The World Health Organization (WHO) has made key changes in the recommended treatment for multidrug-resistant tuberculosis (MDR-TB) that prioritize newer medications and oral regimens over injectable drugs.
In a rapid communication published Aug 17, the WHO summarized the changes, which include a new priority ranking of available drugs for MDR-TB treatment based on the balance of effectiveness and harms and a preference for oral agents. The drugs in the preferred treatment regimen now include bedaquiline, a novel oral TB drug that was approved by the US Food and Drug Administration in 2012 and is currently used in 89 countries, but on a limited basis. Delaminid, another newer oral medication, is also on the list of recommended drugs.
Two injectable drugs that have been associated with side effects and increased risk of treatment failure—kanamycin and capreomycin—are no longer recommended.
WHO officials say they hope the revised recommendations will improve treatment outcomes and the quality of life of patients with MDR-TB, which has become a major obstacle in the global campaign against tuberculosis. The agency estimates about 600,000 cases of MDR-TB or rifampicin-resistant TB emerge each year, and that roughly 240,000 die from drug-resistant forms of the disease. Only 54% of the MDR-TB patients who start treatment are successfully treated, in part because of the length and toxicity of the treatment.
"The treatment landscape for patients with MDR-TB will be dramatically transformed for the better with the announcement today," Soumya Swaminathan, MD, WHO deputy director-general for programmes, said in a WHO press release.
Advocates praise the new recommendations
The revised treatment recommendations are based on data from 50 studies of longer MDR-TB regimens involving 12,000 patients, new data from countries using bedaquiline, and the results of a phase 3 trial of delaminid. Data on shorter regimens was also included. Much of the data was generated through the WHO's February 2018 request for patient data from researchers, industry, and national TB programs.
The recommendations regroup the drugs used in longer MDR-TB regimens, which last 18-20 months, into three categories, with bedaquiline in Group A, along with linezolid and levofloxacin or moxifloxacin. Group B medicines include clofazimine and cycloserine or terizidone. Group C drugs, which are to be used only when agents in groups A and B can't be used, include delaminid, ethambutol, pyrazinamide, imipenem-cilastatin or meropenem, amikacin, ethionamide or prothionamide, and p-aminosalicylic acid. Only two of the medications (amikacin and imipenem-cilastatin/meropenem) are injectable.
Jennifer Furin, MD, PhD, an infectious disease clinician at Harvard Medical School who's been combating MDR-TB since 1995, called the new recommendations "revolutionary."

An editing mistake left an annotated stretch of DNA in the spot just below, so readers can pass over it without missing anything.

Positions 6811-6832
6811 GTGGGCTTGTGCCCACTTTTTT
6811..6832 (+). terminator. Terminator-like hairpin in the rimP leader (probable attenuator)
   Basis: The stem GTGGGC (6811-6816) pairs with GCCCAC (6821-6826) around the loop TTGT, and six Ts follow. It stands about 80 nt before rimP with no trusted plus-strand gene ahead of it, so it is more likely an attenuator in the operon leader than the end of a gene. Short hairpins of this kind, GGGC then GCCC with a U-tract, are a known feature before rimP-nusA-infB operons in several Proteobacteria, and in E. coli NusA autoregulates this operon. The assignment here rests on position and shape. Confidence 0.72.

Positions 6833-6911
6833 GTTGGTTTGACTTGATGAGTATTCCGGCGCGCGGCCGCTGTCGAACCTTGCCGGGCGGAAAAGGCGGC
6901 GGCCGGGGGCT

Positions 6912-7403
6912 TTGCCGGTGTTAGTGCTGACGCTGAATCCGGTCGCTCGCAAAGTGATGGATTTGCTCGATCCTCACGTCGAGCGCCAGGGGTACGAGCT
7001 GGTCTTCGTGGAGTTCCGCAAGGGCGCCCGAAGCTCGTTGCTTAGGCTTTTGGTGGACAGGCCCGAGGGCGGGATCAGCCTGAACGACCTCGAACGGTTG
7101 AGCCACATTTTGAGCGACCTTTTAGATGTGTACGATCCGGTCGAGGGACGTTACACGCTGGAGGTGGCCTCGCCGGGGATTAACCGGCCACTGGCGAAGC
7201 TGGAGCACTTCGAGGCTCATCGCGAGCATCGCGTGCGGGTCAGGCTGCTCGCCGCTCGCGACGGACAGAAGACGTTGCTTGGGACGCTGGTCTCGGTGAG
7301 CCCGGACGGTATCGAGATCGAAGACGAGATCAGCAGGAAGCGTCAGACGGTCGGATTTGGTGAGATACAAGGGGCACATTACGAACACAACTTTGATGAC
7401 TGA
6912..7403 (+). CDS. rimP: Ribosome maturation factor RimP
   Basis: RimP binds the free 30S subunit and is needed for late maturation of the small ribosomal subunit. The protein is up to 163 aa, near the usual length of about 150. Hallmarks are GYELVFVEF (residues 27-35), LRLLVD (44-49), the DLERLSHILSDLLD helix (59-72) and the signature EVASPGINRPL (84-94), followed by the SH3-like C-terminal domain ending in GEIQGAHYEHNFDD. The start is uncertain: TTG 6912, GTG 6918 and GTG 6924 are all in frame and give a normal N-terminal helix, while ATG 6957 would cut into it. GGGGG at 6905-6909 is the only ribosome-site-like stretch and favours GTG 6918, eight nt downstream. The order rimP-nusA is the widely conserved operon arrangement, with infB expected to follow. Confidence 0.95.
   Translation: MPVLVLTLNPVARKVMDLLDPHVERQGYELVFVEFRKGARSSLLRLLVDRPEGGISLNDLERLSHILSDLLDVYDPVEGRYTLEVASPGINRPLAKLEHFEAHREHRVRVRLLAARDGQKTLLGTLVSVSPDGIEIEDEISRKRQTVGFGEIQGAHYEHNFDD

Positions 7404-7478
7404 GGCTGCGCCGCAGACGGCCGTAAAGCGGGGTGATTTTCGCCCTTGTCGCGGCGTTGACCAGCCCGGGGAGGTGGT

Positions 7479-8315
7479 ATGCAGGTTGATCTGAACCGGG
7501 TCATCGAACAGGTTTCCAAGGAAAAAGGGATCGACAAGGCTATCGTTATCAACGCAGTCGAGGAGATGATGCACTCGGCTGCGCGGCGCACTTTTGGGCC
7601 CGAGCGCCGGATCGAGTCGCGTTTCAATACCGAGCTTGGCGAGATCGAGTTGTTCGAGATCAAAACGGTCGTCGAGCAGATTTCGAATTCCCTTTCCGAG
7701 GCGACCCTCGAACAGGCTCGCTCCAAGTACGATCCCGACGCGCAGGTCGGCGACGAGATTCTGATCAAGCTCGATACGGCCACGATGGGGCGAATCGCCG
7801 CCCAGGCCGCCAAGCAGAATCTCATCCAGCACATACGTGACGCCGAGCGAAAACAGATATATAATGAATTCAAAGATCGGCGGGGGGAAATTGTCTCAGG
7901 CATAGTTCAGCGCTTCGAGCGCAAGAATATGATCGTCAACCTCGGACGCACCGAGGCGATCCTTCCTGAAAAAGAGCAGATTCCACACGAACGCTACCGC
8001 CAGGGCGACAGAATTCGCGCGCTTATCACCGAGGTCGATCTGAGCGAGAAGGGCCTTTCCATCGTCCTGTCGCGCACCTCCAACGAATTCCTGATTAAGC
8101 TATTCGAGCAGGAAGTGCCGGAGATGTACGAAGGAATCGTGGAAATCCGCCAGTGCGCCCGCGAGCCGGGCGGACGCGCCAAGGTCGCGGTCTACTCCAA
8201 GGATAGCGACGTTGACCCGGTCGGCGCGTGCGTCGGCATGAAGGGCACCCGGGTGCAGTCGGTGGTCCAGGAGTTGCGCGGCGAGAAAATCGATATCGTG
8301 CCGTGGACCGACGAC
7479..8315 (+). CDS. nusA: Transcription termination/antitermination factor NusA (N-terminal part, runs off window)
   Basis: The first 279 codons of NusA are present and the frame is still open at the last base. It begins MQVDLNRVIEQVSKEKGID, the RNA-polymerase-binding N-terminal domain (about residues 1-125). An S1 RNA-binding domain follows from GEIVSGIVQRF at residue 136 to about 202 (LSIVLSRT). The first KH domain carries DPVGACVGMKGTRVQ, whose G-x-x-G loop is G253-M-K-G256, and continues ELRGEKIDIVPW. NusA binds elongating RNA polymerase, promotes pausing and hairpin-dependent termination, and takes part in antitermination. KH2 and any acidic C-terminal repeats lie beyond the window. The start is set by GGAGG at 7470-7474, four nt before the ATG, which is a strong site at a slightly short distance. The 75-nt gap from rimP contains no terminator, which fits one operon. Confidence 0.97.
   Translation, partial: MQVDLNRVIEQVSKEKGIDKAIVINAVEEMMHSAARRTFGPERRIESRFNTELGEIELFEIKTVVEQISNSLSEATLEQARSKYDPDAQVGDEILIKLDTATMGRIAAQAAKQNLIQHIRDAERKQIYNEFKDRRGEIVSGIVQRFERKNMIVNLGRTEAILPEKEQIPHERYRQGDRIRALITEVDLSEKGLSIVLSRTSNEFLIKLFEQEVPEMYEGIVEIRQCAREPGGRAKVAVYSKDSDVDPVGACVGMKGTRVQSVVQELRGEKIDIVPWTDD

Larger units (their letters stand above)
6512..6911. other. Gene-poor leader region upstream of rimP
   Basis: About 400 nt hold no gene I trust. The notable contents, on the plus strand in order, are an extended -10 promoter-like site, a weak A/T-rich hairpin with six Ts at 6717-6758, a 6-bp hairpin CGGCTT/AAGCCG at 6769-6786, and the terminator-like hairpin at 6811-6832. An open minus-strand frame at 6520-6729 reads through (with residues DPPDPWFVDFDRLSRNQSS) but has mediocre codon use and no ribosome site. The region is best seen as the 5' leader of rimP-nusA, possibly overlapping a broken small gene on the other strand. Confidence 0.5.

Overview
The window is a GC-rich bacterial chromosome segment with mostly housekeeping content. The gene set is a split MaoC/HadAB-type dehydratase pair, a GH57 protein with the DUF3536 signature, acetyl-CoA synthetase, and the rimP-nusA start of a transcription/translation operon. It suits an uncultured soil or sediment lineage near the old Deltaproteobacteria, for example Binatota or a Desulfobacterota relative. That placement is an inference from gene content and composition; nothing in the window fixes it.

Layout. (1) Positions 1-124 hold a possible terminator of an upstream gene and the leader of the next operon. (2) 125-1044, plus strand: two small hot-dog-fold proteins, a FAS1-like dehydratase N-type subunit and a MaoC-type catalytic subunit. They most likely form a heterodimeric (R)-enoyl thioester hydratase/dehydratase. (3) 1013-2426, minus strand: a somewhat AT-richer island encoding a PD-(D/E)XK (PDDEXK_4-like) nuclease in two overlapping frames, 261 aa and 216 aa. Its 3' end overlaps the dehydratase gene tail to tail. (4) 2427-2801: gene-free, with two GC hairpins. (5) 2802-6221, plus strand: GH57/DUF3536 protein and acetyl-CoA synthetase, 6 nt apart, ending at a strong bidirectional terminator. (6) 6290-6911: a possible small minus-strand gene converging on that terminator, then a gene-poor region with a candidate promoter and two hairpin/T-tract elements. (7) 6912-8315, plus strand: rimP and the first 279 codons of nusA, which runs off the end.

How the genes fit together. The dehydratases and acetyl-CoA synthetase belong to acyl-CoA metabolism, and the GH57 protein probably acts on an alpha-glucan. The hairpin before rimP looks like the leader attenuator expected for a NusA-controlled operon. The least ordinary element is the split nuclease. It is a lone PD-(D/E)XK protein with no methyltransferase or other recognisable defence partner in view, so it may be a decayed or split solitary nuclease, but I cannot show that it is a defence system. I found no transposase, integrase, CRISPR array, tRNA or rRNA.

"For the first time ever, an all-oral treatment regimen will be available to treat the majority of people with drug-resistant TB," Furin told CIDRAP News in an email. "So many people have suffered permanent side effects—most notably hearing loss—from the injectables used in the treatment of MDR-TB, and the new recommendations will allow people to be spared this miserable side effect."
Advocacy and global health groups, including the TB Alliance, the Global TB Community Advisory Board, Treatment Action Group (TB CAB), and Doctors Without Borders (MSF) also praised the recommendations for prioritizing newer oral medications over injectable drugs. But MSF and TB-CAB urged Johnson and Johnson, maker of bedaquiline, to make the drug more affordable and accessible.
"Governments and treatment providers should not waste another minute and should urgently make sure people can access optimal treatments including bedaquiline," Dr Mercedes Tatay, MD, MSF's international medical secretary, said in an MSF press release. "This means J&J needs to lower the price of the drug and ensure it is available for every person who needs it."
Furin agreed that ensuring greater access to the drugs will be critical to the success of the new recommendations. The WHO estimates that only 22% of eligible MDR-TB patients are being treated with the currently recommended regimen.
"We now need to make sure that all the countries procure the medications in the WHO's new groupings—especially bedaquiline, clofazimine, and linezolid—and that countries are given strong support by donors, technical partners, and national organizations to implement these changes in an optimal yet timely way," she said.
Global access to drugs for MDR-TB treatment is likely to be among the topics of discussion at the first ever United Nations High-level Meeting on TB, to be held on Sep 26 in New York.
The WHO says a more detailed version of the new guidelines will be provided at the end of the year, but is urging national TB programs to start preparing for these changes now. The agency says it's establishing a task force to help countries update their national TB guidelines.
Aug 17 WHO Rapid Communication
Aug 17 WHO press release
Aug 17 MSF press release